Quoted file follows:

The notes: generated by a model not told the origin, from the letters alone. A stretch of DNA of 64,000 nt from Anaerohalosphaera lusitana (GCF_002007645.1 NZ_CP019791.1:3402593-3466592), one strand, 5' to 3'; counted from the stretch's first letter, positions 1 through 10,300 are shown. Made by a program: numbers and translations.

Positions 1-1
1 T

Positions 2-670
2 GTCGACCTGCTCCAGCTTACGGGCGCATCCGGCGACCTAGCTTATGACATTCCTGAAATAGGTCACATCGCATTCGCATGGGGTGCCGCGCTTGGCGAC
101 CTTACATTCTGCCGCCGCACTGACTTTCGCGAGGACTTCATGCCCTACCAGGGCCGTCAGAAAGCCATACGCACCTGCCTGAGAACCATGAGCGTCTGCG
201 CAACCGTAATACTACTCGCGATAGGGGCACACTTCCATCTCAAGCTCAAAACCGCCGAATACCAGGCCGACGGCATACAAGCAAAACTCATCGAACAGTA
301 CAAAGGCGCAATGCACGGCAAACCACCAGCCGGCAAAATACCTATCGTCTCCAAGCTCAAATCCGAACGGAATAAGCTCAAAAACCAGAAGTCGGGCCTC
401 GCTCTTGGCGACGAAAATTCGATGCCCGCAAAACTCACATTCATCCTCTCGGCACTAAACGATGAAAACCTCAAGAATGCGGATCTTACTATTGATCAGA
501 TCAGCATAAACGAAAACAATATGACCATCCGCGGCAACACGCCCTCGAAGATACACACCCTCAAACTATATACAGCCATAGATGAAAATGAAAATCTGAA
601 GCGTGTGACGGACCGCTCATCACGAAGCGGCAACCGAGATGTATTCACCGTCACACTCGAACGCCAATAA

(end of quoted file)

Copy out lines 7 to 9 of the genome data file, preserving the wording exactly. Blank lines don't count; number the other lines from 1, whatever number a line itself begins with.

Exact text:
201 CAACCGTAATACTACTCGCGATAGGGGCACACTTCCATCTCAAGCTCAAAACCGCCGAATACCAGGCCGACGGCATACAAGCAAAACTCATCGAACAGTA
301 CAAAGGCGCAATGCACGGCAAACCACCAGCCGGCAAAATACCTATCGTCTCCAAGCTCAAATCCGAACGGAATAAGCTCAAAAACCAGAAGTCGGGCCTC
401 GCTCTTGGCGACGAAAATTCGATGCCCGCAAAACTCACATTCATCCTCTCGGCACTAAACGATGAAAACCTCAAGAATGCGGATCTTACTATTGATCAGA